THE  FORGOTTEN     -          A  Narada Film Review

   	as the
   Friendly Man     
   Telly Paretta
   Ash Correll
THE F0RGOTTEN - 2004   -Joseph Ruben-Director  &  Bruce Cohen  -Producer
        First off and up-front, why is it with the film THE FORGOTTEN, that Sony Pictures would go to all the trouble to attempt to disguise their participation in this film with multiple layers of phony production house names?   Be it tax dodge or embarrassment at having made such a blatant rip-off sci-fi thriller, we will probably never know.   But what we do know, is that it didn't work, and Sony Pictures remains on the blame-line.
         THE FORGOTTEN starts off as a fairly interesting psycho-thriller, where Telly Paretta (Juliana Moore) is seeking psychiatric help from Dr Jack Munce (Gary Sinese) to cope with the air-crash death of her son.   She compulsively goes into her son's room to paw through his toys and fawn over a family photo until one day she sees the picture no longer has her son in it, and the toys are gone.   She immediately blames her husband and her psychiatrist for conspiring in this cheap ploy to help get her through her grieving, only to find out that she never had a son - none of her son's school friends know anything, no official records, no birth record, no newspaper records of the fatal air crash, nothing.   Which is of course, bizarre and totally insane in her eyes, and she sets out to prove to them (and to herself) that, of course she had a son.   She immediately seeks help from the police, but it doesn't appear that the police believe her story either.   But her quest turns dangerous when she accidentally finds out that first the police, and then the FBI, are in fact searching - not for her son, but for her.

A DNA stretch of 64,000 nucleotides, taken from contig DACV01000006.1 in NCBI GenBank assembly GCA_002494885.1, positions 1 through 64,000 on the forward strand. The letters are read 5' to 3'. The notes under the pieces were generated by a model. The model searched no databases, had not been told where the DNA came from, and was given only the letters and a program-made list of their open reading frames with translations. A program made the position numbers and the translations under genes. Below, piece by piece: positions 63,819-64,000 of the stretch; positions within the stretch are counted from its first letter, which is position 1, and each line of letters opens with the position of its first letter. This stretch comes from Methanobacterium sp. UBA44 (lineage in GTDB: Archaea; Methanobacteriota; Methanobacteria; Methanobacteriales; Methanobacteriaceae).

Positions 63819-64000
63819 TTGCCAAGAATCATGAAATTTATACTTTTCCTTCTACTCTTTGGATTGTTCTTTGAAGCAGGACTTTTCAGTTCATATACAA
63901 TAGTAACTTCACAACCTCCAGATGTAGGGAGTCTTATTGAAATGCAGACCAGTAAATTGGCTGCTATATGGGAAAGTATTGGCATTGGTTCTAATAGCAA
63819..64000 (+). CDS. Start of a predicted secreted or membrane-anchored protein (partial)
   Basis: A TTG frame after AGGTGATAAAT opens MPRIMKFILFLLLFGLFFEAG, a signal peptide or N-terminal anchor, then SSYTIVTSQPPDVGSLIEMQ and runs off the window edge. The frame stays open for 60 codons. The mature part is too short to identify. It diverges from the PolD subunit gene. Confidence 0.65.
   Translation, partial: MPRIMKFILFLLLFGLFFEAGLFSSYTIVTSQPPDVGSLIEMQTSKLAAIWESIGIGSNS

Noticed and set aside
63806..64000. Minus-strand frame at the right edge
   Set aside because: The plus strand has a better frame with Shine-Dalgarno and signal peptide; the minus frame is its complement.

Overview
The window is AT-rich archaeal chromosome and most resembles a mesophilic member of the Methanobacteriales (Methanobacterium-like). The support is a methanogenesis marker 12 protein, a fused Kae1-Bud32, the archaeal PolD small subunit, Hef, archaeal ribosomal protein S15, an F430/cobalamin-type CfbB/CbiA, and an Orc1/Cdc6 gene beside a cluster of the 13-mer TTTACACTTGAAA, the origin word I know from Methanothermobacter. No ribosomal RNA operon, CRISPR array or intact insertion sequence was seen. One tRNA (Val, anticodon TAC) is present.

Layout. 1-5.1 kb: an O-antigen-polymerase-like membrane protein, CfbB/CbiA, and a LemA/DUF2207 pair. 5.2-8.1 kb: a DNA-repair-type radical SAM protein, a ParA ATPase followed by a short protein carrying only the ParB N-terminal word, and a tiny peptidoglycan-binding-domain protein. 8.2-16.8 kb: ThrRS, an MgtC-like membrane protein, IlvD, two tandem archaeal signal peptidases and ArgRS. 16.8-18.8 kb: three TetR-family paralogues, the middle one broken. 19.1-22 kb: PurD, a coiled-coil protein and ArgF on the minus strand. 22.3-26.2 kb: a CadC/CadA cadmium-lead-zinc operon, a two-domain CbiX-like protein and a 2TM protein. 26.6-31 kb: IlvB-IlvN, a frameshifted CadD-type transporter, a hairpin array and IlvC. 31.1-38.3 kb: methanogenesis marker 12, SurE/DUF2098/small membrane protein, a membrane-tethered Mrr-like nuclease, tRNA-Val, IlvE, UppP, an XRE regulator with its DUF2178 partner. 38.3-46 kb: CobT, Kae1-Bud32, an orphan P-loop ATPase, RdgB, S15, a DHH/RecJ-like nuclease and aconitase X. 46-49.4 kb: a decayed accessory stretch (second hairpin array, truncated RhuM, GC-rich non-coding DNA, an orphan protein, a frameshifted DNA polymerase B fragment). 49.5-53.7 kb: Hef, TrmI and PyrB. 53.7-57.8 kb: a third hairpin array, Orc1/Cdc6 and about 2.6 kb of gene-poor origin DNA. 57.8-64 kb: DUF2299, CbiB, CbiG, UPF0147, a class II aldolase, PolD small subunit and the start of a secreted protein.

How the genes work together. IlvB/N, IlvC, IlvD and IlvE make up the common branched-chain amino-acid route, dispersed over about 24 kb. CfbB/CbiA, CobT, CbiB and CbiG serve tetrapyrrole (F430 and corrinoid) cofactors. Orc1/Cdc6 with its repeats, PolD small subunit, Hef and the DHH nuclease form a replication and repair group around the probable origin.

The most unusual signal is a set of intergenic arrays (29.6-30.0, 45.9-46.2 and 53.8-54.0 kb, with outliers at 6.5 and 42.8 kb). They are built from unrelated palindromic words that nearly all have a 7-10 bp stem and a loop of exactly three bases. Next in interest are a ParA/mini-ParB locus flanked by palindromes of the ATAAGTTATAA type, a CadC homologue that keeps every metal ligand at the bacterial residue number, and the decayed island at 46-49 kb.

It is here, however, that the plot begins to unravel into a typical alien abduction conspiracy plot, the chief alien being a direct rip-off of Robert Patrick's portrayal of the super-robot T-1000 in Terminator 2.   Gary Sinese, horribly miscast and underutilized, has no chance to come up to his Spencer Olham role in Impostor (yet another Phillip K. Dick classic).   Just when we thought it couldn't get any worse, we realize that we are being dragged feet-first into a story which asks, "Which is stronger, a mother's love for a child, or alien supermen?"   It's like asking yourself who would win a Kung-Fu fight-to-the-death between Santa Clause and Darth Vader.
      Enduring Line or Phrase:  "I'm having a National Enquirer moment..."

Copyright 2005,    Bangkok Eyes /
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